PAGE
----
• Being responsible increases social awareness and empathy for others:

    Just as kids learn about consequences, they also learn about the impact they have on the people around them. This leads to a deeper awareness of the feelings of others which fosters greater empathy and relationship skills.

  • Responsibility raises awareness on age-appropriate risks and safety.

    When kids understand how their decisions impact others, risky behaviors and situations are viewed in a new light, helping kids take smarter risks and make better decisions.

Teaching kids responsible decision-making when they are young sets the building blocks in place so they are equipped to take on greater roles with greater independence as they get older.

How Kong Academy Uses Play And Games To Teach Decision-Making Skills

Play and games are crucial for kids’ learning because they are naturally drawn to it. Ask any kid if they want to do their favorite activity or a chore and most kids will vote for their beloved game every time. Knowing this gives parents and educators the greatest opportunity to leverage play for learning.

And because play is engaging and fun for children, it naturally increases their motivation and interest in participating. Kids learn through play because it sticks. It’s easier for human beings of all ages to learn important and relevant details when it’s fun. So when we’re teaching a specific skill that’s something we really want kids to learn, play helps to ingrain the skill in a kid’s mind because it’s connected to something they enjoy doing. By combining learning with fun, kids are more likely to retain the information and remember the learning. Think of it like blending your veggies into your desert.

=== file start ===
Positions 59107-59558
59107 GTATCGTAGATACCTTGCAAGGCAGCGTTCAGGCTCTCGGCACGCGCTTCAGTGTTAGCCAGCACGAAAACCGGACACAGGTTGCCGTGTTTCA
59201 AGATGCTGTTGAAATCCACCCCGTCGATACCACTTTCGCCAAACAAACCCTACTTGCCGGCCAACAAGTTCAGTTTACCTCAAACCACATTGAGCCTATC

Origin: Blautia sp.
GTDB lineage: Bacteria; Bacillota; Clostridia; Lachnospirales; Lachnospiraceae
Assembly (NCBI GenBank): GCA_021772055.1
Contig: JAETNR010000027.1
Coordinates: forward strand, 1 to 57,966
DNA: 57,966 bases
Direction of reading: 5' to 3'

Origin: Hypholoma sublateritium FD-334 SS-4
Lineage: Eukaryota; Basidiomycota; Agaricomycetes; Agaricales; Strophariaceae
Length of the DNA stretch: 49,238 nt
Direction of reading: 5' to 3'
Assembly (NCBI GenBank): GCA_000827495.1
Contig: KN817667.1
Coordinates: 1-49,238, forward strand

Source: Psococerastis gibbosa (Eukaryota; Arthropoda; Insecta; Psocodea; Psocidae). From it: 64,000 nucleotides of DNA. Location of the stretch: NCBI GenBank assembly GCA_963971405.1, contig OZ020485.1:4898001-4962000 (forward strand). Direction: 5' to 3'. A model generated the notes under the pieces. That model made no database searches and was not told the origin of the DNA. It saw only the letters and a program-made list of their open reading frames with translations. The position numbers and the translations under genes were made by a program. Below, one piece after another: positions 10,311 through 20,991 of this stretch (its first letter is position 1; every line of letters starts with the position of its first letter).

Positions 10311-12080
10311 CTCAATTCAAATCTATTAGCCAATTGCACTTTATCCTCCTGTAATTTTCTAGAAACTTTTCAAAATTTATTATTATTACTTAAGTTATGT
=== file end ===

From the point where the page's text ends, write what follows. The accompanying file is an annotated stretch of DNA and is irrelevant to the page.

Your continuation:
We use play to:

we reduce social awkwardness, shyness and isolation by bringing kids together on a like-minded theme that is easy to connect on

we want kids engaged so the activities are of high interest with great variety addressing different interests so different brains can all learn in the style that’s most conducive to them.

when kids move they get out of their heads and into their bodies. This subtle shift helps reduce some of the social challenges modern kids face because the energy is on the group activity not socialization with their peers.

games have a purpose or a goal to them. The use of strategies to come out on top or to win teach kids the value of critical thinking.

games bring out all kinds of emotions and kids feel them all; elated when they win, sad when they lose, mad when a teammate beats them and joy when a friend does well. We normalize feeling your feelings so they can become a tool to help navigate your life.

play let’s kids get deep into the well of their imagination. This connection to abstract thinking encourages connection, creativity and different learning styles, allowing kids to flourish regardless of their grades or other social pressure points.

Our Afterschool Programs

Curriculum that works

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Activities & Programming that work